Jules Does

Jules Does Lent: Tuesday Week 1

Posted on: February 16, 2016

So, we’ve come to the end of the first week of Lent. How has it been for you? I failed in my Lenten “resolution” almost immediately and by accident by ordering a hot chocolate on Saturday because I straight up forgot I was giving up chocolate.

I have three university degrees.

Anyway, on to today’s readings. By the way, for those of you without a missal or who don’t understand how missals work or what liturgical year we’re in (cough cough me cough), I get the daily readings from Universalis.com, which also has resources to help you pray the Hours.

The passages today – Isaiah 55:10-11 and Matthew 6:7-15 – both strike me as pretty well-known passages. They’re comfortable, like old shoes, and you’ve probably heard them preached on before, or perhaps touched on lightly as barely needing explanation. In the first reading, God affirms that His word cannot but succeed in this world. It goes from Him, achieves its end, and returns to Him in triumph. The New Testament reading is the Lord’s Prayer, the one bit of the Bible that pretty much everyone knows.

So the two passages are familiar enough, but in combination? I have to say, I was a little surprised. After reading the Old Testament passage I thought for sure we’d have the Parable of the Sower, another instance where the word of God is linked to something growing and flourishing, but no, the Church in her wisdom has given us the most familiar prayer in Christian history. Clearly a little more thinking is in order.

The Lord’s Prayer is nothing less than the Word of God teaching us what words to speak to God. John 1 tells us that the Word was with (and, indeed, was) God in the beginning, and through the Word everything was made. It’s a beautiful meditation, and well worth reading as often as possible. So here is that world-creating Word, using His own life-giving words and putting them in the mouths of all Christians from the very beginning of Christianity until Judgement Day. We know from the first reading that the word (or indeed Word) of God achieves God’s aims, and we know from yesterday’s readings that God’s aim for us is nothing less than holy perfection. So this passage, just like all of the words spoken to us by God (either by Christ or by the Spirit to the prophets and authors of the various books of the Bible), must be given to achieve God’s purpose of making us holy.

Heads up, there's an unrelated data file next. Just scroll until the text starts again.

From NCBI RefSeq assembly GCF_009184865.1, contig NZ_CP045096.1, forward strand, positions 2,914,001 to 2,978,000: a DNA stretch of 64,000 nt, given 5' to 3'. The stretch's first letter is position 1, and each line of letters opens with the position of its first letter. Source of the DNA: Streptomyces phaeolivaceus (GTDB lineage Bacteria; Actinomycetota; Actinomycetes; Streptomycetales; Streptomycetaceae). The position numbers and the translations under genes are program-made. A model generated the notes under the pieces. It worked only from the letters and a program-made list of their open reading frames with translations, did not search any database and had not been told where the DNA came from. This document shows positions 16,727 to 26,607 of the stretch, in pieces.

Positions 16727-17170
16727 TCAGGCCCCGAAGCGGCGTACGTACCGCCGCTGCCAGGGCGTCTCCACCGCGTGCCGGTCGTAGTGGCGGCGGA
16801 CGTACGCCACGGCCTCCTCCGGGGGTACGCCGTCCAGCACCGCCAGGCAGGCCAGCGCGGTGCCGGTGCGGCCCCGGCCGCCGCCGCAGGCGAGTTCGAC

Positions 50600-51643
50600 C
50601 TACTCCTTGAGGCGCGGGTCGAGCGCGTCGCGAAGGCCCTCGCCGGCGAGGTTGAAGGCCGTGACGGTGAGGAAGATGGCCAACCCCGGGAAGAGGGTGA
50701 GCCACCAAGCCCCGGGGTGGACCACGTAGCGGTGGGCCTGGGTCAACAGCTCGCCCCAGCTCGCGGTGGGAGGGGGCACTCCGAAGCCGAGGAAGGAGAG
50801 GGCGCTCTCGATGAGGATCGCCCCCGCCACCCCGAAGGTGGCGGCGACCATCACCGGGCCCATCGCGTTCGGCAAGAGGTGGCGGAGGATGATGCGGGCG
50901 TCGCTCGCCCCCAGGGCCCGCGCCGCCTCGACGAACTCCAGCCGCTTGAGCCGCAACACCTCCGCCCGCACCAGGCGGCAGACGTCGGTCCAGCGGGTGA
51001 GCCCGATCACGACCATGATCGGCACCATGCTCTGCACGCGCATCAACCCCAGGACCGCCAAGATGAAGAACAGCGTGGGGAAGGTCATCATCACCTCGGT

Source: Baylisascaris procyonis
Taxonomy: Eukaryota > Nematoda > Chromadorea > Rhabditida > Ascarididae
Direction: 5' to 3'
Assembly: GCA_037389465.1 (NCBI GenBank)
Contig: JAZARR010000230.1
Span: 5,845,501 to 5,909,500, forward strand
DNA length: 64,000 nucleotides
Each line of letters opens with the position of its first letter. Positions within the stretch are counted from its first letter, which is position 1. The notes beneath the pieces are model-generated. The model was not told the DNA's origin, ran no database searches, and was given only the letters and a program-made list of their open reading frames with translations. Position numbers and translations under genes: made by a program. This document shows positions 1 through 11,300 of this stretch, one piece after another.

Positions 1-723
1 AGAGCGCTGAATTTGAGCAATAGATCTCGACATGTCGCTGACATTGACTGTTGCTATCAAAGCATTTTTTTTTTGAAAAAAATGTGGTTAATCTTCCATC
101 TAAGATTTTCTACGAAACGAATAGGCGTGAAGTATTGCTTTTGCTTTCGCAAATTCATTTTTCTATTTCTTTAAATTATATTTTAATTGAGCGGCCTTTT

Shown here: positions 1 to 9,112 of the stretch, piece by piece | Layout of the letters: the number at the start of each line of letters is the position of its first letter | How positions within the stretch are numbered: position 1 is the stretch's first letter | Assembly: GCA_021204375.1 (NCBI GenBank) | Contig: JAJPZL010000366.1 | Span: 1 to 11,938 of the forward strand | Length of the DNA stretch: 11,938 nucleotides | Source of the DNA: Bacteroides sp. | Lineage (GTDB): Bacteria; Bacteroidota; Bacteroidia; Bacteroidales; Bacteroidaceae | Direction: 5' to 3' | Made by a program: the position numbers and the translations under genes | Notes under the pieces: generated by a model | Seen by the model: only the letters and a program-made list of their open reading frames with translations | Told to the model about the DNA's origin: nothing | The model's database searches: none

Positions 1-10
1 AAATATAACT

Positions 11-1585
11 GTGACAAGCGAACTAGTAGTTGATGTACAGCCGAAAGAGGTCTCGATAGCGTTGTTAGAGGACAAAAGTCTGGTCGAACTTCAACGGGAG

So, how has the Lord’s Prayer made you holy lately? When you pray, do you do it with sincerity, approaching God as your Father? Do you say the words and truly mean them? Do you skip over the short sentences praising God in order to get to the bit where you ask for things?

Do you think about what it really means to ask God that His will be done on Earth as it is in Heaven, or that His kingdom come?

Do you choke a bit on the ‘as we forgive those who trespass against us’ section?

Have you switched off by the time you ask to be delivered from evil?

I know my answers to these questions. And they make giving up chocolate seem like too small a penance for this penitential time.

Like in yesterday’s readings, these passages help to remind us not to get too comfortable. Don’t treat these passages like comfy slippers you can slip into and out of when you like. A better comparison would be to approach them like you would the gym or some form of exercise – perhaps going is a habit, but each time you focus on what you are doing in order to better yourself in some way.

And you feel better at the end for having gone.

lords20prayer

Copyright Mary Fleeson/Lindisfarne Scriptorium, found here

 

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